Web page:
The cancellation of Charr-Oquendo cuts the World Boxing Association out of a sanctioning fee, but one would think that the WBA honchos are actually rather pleased by this turn of events. The fight, more precisely the WBA’s world title imprimatur, would have brought more unwanted publicity to the Panama-based organization.

ESPN’s Dan Rafael, who has the largest platform of any boxing writer, has been a persistent critic of the organization which once recognized 41 “champions” in 17 weight classes. In 2009, Rafael wrote, “(The WBA) has become such an absolute farce that even somebody like me, who follows boxing closely, sometimes has a hard time keeping track of all the nonsensical so-called world title belts the WBA has been doling out at an alarming rate. It almost reminds me of the ladies at Costco who hand out various samples on a busy Saturday afternoon.”

Rafael took note when WBA president Gilberto Mendoza promised to cull the herd by eliminating “regular” titles, and then became more caustic when Mendoza didn’t follow through. Recently, in one short, punchy diatribe, Rafael blistered the WBA as wretched, vile, and rancid.

Regardless of your opinion, it’s hard not to feel sorry for Fres Oquendo who keeps getting stranded at the altar. No, he’s not fun to watch and a man of his age shouldn’t be taking any more punches, but he has always been an honest workman and by all accounts he’s a very decent man. Born in Puerto Rico but raised in Chicago, Oquendo pitched right in when the island nation of his birth was ravaged by Hurricane Maria. He was personally responsible for relocating Puerto Rican boxing legend Wilfred Benitez and Benitez’s sister, his caregiver, to Chicago where their lives wouldn’t be as hard.

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Bob Arum Hails Terence Crawford (not Lomachenko) as Boxing’s Next Superstar

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Arum says Terence

Top Rank’s Bob Arum says Terence Crawford will become this generation’s Floyd Mayweather or Manny Pacquiao–elite boxers who became worldwide celebrity sensations. Arum, who promoted both Mayweather and Pacquiao on the way to their historic crossover statuses expects big things from the undefeated Crawford over the next few years.

“He’s the best fighter in the United States, and he’s so charismatic,” said Arum. “He comes from middle America, and In the next year or so, he will be huge.”

Arum’s assertion is noteworthy for two reasons. First, Arum is also the promoter for Vasyl Lomachenko. Lomachenko is ranked No. 1 pound-for-pound by The Ring, the Boxing Writers Association of America and the Transnational Boxing Rankings Board. More importantly, Lomachenko seems to have a groundswell of support behind him both in the media and among fight fans.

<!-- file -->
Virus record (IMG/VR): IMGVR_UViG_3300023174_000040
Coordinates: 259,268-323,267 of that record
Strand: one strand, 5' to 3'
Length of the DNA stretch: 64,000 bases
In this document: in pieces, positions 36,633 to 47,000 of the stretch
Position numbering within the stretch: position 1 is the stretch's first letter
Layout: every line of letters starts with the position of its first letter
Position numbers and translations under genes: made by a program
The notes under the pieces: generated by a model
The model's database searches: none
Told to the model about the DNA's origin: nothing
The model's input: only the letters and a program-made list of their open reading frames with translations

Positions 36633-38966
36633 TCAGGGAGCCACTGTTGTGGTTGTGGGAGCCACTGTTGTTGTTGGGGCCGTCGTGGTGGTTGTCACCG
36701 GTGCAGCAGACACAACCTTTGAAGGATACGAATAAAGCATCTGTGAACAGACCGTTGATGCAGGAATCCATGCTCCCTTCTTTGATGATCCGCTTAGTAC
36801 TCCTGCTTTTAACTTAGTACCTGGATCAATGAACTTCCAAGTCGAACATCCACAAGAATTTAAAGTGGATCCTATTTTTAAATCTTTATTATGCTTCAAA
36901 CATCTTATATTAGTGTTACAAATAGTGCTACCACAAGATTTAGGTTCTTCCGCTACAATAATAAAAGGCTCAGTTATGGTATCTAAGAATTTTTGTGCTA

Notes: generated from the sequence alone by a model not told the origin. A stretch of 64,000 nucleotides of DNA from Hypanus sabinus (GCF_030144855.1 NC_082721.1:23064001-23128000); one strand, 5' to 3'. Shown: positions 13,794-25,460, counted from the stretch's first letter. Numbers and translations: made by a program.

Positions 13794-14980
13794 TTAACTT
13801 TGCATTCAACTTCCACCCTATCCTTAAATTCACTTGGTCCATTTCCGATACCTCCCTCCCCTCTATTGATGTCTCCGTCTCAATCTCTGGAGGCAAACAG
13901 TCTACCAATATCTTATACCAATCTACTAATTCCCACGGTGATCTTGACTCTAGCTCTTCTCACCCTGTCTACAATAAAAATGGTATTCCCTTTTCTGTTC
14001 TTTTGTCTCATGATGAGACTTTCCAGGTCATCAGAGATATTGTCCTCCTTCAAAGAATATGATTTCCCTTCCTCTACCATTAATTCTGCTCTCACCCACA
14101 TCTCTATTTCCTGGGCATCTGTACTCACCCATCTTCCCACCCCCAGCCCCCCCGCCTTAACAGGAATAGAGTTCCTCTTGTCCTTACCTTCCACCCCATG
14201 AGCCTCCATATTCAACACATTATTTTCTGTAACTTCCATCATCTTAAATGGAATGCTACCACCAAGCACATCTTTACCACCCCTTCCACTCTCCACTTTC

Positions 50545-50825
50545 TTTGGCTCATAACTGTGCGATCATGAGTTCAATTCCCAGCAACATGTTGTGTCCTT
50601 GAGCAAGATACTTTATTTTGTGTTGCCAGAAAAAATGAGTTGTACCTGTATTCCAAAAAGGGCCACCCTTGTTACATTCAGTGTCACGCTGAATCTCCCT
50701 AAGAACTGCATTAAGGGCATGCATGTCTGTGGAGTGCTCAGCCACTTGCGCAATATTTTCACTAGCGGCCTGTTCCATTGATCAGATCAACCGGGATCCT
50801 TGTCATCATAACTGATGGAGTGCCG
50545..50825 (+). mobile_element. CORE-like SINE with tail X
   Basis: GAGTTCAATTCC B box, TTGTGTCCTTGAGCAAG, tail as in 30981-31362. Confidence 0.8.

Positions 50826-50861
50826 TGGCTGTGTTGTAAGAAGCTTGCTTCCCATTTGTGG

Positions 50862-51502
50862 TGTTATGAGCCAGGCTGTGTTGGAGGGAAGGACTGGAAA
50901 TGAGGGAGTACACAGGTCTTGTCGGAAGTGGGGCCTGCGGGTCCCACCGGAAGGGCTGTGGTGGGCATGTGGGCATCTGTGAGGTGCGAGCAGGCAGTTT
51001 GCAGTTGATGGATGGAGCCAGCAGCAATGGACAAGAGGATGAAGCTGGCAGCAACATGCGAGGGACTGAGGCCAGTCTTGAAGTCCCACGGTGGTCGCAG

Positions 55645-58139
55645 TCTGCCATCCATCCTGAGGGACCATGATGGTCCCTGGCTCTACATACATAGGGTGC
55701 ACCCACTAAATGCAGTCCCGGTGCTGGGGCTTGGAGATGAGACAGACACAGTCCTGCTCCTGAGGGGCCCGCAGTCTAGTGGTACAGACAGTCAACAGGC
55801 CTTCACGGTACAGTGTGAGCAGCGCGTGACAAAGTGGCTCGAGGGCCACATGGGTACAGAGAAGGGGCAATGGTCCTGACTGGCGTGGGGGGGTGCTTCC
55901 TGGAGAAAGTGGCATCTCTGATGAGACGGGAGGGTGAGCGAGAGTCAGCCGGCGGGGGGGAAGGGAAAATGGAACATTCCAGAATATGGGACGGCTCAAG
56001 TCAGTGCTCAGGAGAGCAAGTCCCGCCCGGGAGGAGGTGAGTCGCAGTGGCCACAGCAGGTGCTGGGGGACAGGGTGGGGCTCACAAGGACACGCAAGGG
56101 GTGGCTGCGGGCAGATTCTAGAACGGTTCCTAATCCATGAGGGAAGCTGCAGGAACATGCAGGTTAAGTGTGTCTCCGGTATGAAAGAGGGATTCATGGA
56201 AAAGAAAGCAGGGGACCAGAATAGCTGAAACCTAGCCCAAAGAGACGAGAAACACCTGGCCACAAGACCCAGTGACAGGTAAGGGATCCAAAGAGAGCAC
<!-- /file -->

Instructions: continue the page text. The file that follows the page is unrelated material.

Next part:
Lomachenko has also been heavily featured through Top Rank’s television partnership with ESPN. While Crawford has achieved more in his career than Lomachenko (at least in my eyes) and, as noted by Arum, is a homegrown American talent, Lomachenko seems to be considered the more marketable commodity to that network judging by the amount of promotional materials ESPN has pumped out about the fighter over the last year.

The other reason Arum’s claim about Crawford is interesting is the performance of Canelo Alvarez over the weekend in his majority decision rematch win over Gennady Golovkin. Besides Mayweather and Pacquiao, Alvarez is the clear PPV leader among all of boxing’s current commodities, and his status as boxing’s new money fighter should only grow stronger after the best win of his career.

Still, Crawford is one of the few very elite fighters in all of boxing. He’s ranked No. 2 pound-for-pound by The Ring, the Boxing Writers Association of America and the Transnational Boxing Rankings Board.

While Lomachenko and Alvarez are also candidates to become boxing’s next big thing, there’s no doubt Crawford is also one of the few boxers in the sport right now with the right things in place to become the next Mayweather or Pacquiao.

Omaha’s Crawford is in the midst of an historic run. When he stopped Jeff Horn in round 9 at the MGM Grand in Las Vegas in June, Crawford captured a world title in his third different weight class, welterweight. This after Crawford had already captured two lineal boxing championships, as well as multiple alphabet titles, in both the lightweight and junior welterweight divisions.

By any measure, Crawford is truly one of the best boxers in the sport. Not only does he look the part in the ring on fight night (something more and more writers seem to value most when voting for pound-for-pound lists), but the fighter has already accomplished so much in his career that it seems Arum is doing more than the fiduciary duty of promoting his fighter when he ascribes to Crawford such lofty praise.

Crawford, still just 30 years old, is already halfway to matching Mayweather and Pacquiao’s shared record of most lineal championships. Over the course of his career, Mayweather captured lineal championships at junior lightweight, lightweight, welterweight, and junior middleweight. Pacquiao won his as a flyweight, featherweight, junior lightweight, and junior welterweight.